Cars , the new computer-animated movie from Pixar, is about an anthropomorphized race car who runs afoul of the law while speeding through a small town. He is sentenced to community service, makes new car friends, finds true love, learns valuable lessons about life, etc. etc.. The story worked for Doc Hollywood ; it should work again. Settling down to a nice cliché can be as comforting as a hot chicken dinner, as long as the characters are memorable, the dialog is crisp, and the screenplay is expertly structured. The problem with Cars is that it's not.
So much money and visual artistry, and so many man hours, have been squandered on a script that's pure Hollywood b.s.. Five writers got final credit, and that's four too many. Lord knows how many story meetings the poor movie was subjected to until all spontaneity fell out the cracks. It's strange; the film's director is self-admittedly obsessed with cars, but unlike with American Graffiti , say, you rarely feel any personal passion.
Pixar's pioneering first film, Toy Story , also directed by John Lasseter, had a story so ingenious, you took the Herculean technical feats almost for granted. Lasseter followed up with A Bug's Life, a bad movie that skated by because the computer graphics had undergone a quantum leap. Nobody could touch Pixar in the CG game.
But times have changed, the graphical tools have gotten easier to use, and everybody and his brother are cranking out good-looking CG; even videogames now look as good as Toy Story . Pixar will need more than better graphics to stay in front; it will have to take risks in the story department, as they did with The Incredibles - a breath of fresh air.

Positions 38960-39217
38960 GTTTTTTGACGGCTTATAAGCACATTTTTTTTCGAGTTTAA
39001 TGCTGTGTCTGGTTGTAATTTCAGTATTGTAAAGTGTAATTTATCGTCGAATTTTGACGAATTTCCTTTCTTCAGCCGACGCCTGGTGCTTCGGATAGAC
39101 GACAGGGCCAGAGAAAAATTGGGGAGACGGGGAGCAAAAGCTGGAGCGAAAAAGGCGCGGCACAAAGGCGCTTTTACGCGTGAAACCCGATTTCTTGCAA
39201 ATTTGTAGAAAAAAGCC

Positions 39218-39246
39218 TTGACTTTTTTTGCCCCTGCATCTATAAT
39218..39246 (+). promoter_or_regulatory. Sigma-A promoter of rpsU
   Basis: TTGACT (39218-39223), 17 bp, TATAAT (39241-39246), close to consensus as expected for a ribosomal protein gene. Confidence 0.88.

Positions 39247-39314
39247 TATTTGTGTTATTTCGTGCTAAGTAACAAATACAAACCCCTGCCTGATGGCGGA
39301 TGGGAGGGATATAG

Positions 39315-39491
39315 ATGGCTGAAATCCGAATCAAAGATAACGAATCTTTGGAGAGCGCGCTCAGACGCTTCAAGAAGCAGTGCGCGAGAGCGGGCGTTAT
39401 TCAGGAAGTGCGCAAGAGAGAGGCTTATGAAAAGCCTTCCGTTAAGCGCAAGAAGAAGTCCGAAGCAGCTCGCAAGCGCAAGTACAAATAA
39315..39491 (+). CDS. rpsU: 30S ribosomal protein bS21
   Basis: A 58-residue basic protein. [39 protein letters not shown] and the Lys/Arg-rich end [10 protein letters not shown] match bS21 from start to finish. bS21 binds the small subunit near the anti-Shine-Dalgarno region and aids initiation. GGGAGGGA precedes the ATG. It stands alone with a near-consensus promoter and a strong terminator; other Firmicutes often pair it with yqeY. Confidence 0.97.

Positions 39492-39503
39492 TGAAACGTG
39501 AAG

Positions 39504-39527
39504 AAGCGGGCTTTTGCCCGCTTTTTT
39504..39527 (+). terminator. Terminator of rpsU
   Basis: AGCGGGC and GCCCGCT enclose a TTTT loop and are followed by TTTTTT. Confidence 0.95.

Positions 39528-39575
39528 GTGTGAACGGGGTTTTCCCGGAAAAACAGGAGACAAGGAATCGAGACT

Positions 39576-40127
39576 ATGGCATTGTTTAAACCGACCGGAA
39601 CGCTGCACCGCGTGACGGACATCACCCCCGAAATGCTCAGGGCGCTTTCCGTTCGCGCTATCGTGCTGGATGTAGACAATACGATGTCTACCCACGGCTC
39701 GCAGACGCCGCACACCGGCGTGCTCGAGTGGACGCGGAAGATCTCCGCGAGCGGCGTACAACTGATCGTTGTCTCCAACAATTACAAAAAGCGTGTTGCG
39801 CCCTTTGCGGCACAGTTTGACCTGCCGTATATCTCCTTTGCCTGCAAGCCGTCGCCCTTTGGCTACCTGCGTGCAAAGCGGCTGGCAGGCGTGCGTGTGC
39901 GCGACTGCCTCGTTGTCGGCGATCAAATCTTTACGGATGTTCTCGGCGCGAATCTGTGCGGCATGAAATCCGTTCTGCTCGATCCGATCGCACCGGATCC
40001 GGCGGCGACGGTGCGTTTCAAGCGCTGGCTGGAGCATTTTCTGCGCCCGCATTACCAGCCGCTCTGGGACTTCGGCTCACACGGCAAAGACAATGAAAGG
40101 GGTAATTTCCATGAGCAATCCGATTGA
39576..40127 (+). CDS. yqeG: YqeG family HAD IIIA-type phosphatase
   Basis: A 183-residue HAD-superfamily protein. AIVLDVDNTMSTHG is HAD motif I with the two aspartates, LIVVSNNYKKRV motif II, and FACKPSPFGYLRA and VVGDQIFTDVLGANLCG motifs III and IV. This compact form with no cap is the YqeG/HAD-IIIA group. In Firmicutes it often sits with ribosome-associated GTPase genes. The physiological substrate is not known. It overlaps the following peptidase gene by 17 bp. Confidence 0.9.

The theme of Cars is the soullessness of the Interstate system that made the "Mother Road," Route 66, obsolete. Tin Lizzies and '50s cruisers are stranded in a forgotten town, in mortal fear of rust. Modernization discarding the past was at the heart of Toy Story as well. Isn't it ironic that computer graphics have done exactly that to traditional animation?
Disney, which just bought Pixar, has completely dismantled its own cel animation divisions to make far less labor-intensive CG films. I suppose comparing CG and cel animation is apples to oranges. But how would it feel if all our farmers suddenly said, "You know, apples are so much cheaper, and people seem to love them. Let's chop down all the orange trees!" Wait a minute - California did chop down all its orange trees, to make way for freeways and urban sprawl. Aaaah, LA.
Cars isn't entirely terrible. The voices are okay: Owen Wilson and Bonnie Hunt are bland, but Paul Newman is wonderfully crusty, and Larry the Cable Guy is colorful, if superfluous. I liked the way they put the eyeballs of the cars on the windshields. Maybe if you care about Nascar, you'll find enough in-jokes and car culture to make the movie play all right. Children will probably dig it - but I'll bet the littlest lose patience with a midsection that sags like a swayback mule.
And after all, we can't saddle Pixar with full responsibility for an industry-wide dry rot. But they have deep pockets and total creative autonomy, and John Lasseter is more than just a director, he's Pixar's head; and now he's in charge of Disney's entire animation unit. We are right to expect some leadership. If you're looking for that in Cars , you're going to find that it is, in a word, pedestrian.
Cars is playing at Showplace West. This and other theater and music reviews are available at wfiu.indiana.edu. Reviewing movies for WFIU, this is Peter Noble-Kuchera.